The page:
He identified three key challenges. “I’ll mention three things but not necessarily in order of priority,” he said. “Recruitment is an issue. Specialist material lead times but the biggest single issue we face is being about to capitalise on opportunities that are presented in international aerospace. For an SME there are so many barriers you have to go through to compete at that level.”

Pandora’s box is open

Richard Hagan is the managing director of Rochdale-based Crystal Doors, which is a B Corp and an Employee Ownership Trust (EOT).

He said: “The EOT has made a huge difference. It’s about giving back, it’s not about what we take.

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“The rules have changed. It’s no longer survival of the fittest. Those companies which are adapting with the new technologies will survive.

“Those not giving back to their employees and society are going to be the ones that are radically disrupted. Pandora’s box has been opened with AI and can’t be closed.”

Not a ‘dirty industry’

Lynn Kerfoot is the managing director of Newland Engineering, which was established in 1962 and specialises in the manufacture of vehicle loading and unloading conveyors.

Kerfoot has worked at the company for 49 years and said manufacturing had an unfair perception.

“It’s important for us to continue with our apprenticeship programme,” she said. “Growing our own staff is the best way for us to take the business forward.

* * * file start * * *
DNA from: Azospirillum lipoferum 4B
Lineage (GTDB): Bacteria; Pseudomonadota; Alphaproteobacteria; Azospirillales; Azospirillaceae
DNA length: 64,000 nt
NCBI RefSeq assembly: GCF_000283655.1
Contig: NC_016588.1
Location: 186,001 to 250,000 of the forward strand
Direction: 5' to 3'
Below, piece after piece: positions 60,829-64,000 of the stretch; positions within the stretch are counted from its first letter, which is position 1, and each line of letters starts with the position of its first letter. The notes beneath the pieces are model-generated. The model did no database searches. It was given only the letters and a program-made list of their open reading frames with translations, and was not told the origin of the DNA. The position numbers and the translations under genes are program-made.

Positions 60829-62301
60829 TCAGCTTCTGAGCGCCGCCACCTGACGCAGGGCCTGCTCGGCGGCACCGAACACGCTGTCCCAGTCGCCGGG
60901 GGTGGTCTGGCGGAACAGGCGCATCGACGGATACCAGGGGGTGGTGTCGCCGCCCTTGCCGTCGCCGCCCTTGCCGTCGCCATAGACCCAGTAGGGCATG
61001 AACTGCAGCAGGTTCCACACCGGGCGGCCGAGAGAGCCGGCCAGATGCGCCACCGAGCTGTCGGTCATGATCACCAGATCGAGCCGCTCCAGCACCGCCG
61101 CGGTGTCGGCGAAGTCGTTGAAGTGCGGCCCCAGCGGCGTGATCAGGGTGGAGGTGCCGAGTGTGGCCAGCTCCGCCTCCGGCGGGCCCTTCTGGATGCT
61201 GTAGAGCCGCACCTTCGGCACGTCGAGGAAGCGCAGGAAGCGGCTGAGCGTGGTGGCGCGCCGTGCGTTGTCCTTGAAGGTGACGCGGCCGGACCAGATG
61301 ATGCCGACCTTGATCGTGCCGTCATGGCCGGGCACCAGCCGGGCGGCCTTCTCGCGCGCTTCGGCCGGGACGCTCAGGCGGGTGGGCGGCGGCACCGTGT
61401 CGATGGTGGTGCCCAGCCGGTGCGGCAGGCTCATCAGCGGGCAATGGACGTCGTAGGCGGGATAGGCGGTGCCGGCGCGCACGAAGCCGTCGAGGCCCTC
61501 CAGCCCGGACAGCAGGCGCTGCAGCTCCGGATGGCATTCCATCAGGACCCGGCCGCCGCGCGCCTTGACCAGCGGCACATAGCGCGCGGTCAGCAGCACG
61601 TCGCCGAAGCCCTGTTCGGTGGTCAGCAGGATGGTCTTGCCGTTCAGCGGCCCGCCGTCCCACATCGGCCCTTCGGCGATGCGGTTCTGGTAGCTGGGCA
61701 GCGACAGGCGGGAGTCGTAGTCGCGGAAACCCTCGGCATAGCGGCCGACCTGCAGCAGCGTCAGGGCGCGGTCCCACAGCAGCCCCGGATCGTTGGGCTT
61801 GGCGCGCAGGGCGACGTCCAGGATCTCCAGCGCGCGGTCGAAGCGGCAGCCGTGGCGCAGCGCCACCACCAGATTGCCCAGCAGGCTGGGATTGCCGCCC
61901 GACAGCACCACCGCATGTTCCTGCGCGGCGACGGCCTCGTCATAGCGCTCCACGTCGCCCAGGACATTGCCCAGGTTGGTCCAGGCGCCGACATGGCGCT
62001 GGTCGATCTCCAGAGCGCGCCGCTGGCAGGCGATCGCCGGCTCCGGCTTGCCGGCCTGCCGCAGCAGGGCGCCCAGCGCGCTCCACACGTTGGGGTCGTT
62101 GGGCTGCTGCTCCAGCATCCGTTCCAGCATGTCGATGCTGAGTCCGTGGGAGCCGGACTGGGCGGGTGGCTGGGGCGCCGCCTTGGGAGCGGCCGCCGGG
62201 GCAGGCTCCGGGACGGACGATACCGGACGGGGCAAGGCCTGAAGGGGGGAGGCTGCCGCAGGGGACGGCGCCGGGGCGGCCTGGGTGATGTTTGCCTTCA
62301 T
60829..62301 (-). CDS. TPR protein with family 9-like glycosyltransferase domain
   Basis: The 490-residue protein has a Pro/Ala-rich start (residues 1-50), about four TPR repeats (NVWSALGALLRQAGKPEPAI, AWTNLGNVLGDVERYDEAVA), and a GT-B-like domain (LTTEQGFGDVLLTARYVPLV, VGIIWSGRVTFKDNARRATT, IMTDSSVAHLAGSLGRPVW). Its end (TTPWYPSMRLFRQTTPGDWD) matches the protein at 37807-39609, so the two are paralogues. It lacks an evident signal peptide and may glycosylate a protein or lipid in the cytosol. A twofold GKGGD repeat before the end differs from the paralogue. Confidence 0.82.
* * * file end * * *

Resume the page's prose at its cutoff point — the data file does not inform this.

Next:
Manufacturing Our Future’ event

“(We need to) engage with the education sector to improve the way people view manufacturing. People think it’s a dirty industry. Engineering in itself covers such a wide variety of sectors and people need to open their mind to all the opportunities that are out there.”

Girl power

Claire Watson is the managing director of AirMatic, which employs 30 people and has a turnover of £3m.

She said there was a challenge of attracting people aged between 20-40 on the shop floor.

“Our biggest challenge is recruitment,” he said. “It’s been shown around this table that we’re all facing the same challenges. We can all do better in explaining to young people how exciting it is and all the opportunities that there are.

“I’ve never had an engineering or labour application from a female. There’s a lot of STEM work being done with girls. There’s something called Stemazing, which involves going into schools and doing experiments with girls and boys, showing them that women are engineers. I’ve been approached recently by local schools in Bury so hopefully we’re going in the right direction.”


Kashif Ashraf is the Oldham President of GM Chamber of Commerce and said: “I agree about the need to work with schools and young people. We need to encourage them to look at manufacturing and engineering as an option.

“If I drill it down a bit more it’s about looking at some of the groups that are under-represented, like women and the BAME community.

“In a town like Oldham we’ve got nearly 250,000 people and a lot of them are young people and a lot of them are from the Pakistani and Bangladeshi community.

“How do we get their mindsets changed into not just becoming a doctor and accountant and looking at this as a career? It’s a good opportunity.”